Russia has lost more than 300,000 soldiers in its grueling 20-month-long war in Ukraine, according to Kyiv’s military, as the conflict shows no signs of abating in the bleak winter months.
The Kremlin has lost a total of 300,810 troops since February 24, 2022, when Russia launched its full-scale invasion, the General Staff of Ukraine’s military said on Tuesday. This updated count includes 870 Russian casualties in the past 24 hours.
Russia is thought by independent analysts to have sustained heavy losses of personnel and equipment in the war, yet the numbers published by Kyiv should nonetheless be treated with caution. It is not possible to independently verify battlefield reports or casualty counts from either side, and both Moscow and Kyiv could benefit from inflating the other’s reported losses.
However, around 300,000 Russian losses “is quite believable,” and would correspond with Western intelligence estimates and open-source information, according to Frederik Mertens, an analyst with the Hague Centre for Strategic Studies. This number is roughly what would be expected from high-intensity warfare between two relatively well-matched adversaries like Russia and Ukraine, he told Global Defense Corp, particularly as Russia has a reputation for being comfortable with high attrition rates.
Russia does not often publicize its own losses and offers up only infrequent updates on what it claims to be the casualty count. In September 2022, the Kremlin put the death toll for its forces at 5,937; on the same day, Kyiv’s count of “liquidated” Russian soldiers was 55,110.
There have been several updated estimates from Western officials and intelligence in the interim, totaling hundreds of thousands of casualties on both sides. In November 2022, the U.S.’ top soldier, General Mark Milley, said both Russia and Ukraine had likely each lost 100,000 soldiers in the fighting.
After a year of bloody and attritional warfare, including a new Ukrainian counteroffensive from early June 2023 and Russia’s recent assault in Donetsk, these numbers have likely soared.
Almost 500,000 Ukrainian and Russian troops had been killed or injured in 18 months of war, The New York Times reported in mid-August, citing U.S. officials.
But government statistics published by Russia and Ukraine are part of the “information war” being waged alongside the fighting on the ground, according to Marina Miron, a post-doctoral researcher at the Department of War Studies at King’s College London, U.K.
“Each side tries to paint a picture of it winning,” she told Newsweek. Ukraine’s tally of Russian losses is important to demonstrate progress within and beyond Ukraine’s borders, she said, as well as possibly damaging morale within the Russian military ranks and support for the war in Russian society.
“So, such releases try to achieve several objectives,” she added. There are also questions about how the numbers are collated and by whom they were recorded, she said.
Ukraine’s General Staff has been contacted for comment via email.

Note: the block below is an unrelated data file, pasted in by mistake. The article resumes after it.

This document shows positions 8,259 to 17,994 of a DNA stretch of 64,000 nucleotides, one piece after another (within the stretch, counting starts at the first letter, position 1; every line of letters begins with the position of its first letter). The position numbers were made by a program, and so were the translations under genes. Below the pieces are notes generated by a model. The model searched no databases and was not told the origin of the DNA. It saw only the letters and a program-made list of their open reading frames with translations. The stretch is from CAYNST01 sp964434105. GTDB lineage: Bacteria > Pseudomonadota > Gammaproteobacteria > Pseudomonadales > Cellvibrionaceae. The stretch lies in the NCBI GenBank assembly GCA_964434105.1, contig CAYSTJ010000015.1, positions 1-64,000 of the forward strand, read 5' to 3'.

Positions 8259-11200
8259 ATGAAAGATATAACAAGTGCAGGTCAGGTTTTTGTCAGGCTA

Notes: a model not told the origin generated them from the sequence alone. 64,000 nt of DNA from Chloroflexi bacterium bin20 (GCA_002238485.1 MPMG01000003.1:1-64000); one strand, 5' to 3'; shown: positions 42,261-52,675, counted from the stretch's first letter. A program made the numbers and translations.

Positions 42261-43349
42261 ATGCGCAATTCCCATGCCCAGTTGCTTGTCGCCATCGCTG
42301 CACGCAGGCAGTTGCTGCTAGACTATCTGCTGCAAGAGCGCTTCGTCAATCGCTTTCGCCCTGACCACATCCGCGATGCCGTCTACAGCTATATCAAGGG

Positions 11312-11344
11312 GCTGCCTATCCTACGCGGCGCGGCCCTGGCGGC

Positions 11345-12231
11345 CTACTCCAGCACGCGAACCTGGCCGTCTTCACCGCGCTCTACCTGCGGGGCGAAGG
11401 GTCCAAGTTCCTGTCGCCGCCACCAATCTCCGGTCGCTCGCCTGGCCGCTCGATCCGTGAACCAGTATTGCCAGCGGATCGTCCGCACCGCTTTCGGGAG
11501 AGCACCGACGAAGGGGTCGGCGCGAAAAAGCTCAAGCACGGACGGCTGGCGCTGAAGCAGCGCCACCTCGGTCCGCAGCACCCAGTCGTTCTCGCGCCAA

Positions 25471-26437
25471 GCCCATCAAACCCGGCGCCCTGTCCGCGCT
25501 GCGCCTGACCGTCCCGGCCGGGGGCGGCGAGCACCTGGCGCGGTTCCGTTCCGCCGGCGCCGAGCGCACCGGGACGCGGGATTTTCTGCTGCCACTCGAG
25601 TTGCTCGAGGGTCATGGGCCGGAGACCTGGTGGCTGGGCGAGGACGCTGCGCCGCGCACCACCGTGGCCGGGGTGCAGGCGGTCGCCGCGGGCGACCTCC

Ukrainian losses are still likely lower than Russian losses, Mertens said. Ukraine suffered significant losses in the first months of the conflict against superior Russian artillery numbers, he said, with these losses likely lower in 2023.
“But let us be crystal clear that less severe losses still are severe losses,” he added.
Like Russia, Ukraine is not forthcoming with its own tallies of its fallen soldiers. The head of Ukraine’s armed forces, General Valeriy Zaluzhnyi, said in late August 2022 that almost 9,000 Ukrainian fighters had been killed at that point. But, much like with Moscow, it would be of little advantage to Ukraine to publicize its own statistics. Not to mention that for Ukraine, a given number of casualties would hurt more than it would for Russia’s much larger force, Miron previously told Newsweek.
Russian losses are thought to have spiked in eastern Ukraine in recent weeks following its push on the Donetsk industrial town of Avdiivka. The Ukrainian stronghold became an epicenter of fighting between Russian and Ukrainian forces in eastern Ukraine earlier this month, after Moscow launched its first major effort since Kyiv began its summer counteroffensive in early June.
Reports quickly suggested that Russia was hemorrhaging military equipment and taking heavy casualties in Avdiivka, which has spent nearly a decade on the front lines.
Russian forces are continuing efforts to encircle Avdiivka, but Ukraine’s soldiers “are standing their ground” and “inflicting major losses,” Ukraine’s military said on Monday.
Russia appears to have funneled resources into the town, which is increasingly being compared with the devastated city of Bakhmut, which it has controlled since May 2023. But Ukraine saw this coming, branding Avdiivka a future “second Bakhmut” in March, many months before Moscow’s coordinated push on the town.
Russia has “concentrated a sizable portion of their combat power around Avdiivka,” the Institute for the Study of War, a U.S. think tank, said on Sunday. Russia has likely committed parts of up to eight brigades to the area around Avdiivka, the British government had said the previous day.
“These elements have likely suffered some of Russia’s highest casualty rates of 2023 so far,” the U.K. Defense Ministry said.
Russia now has around 40,000 troops deployed in the vicinity of Avdiivka, Colonel Oleksandr Shtupun, a spokesperson for Ukraine’s Tavria group of forces covering Avdiivka, added on Sunday.
Russia is committing its light infantry soldiers to “certain death” in Avdiivka, Shtupun told Newsweek earlier this month.
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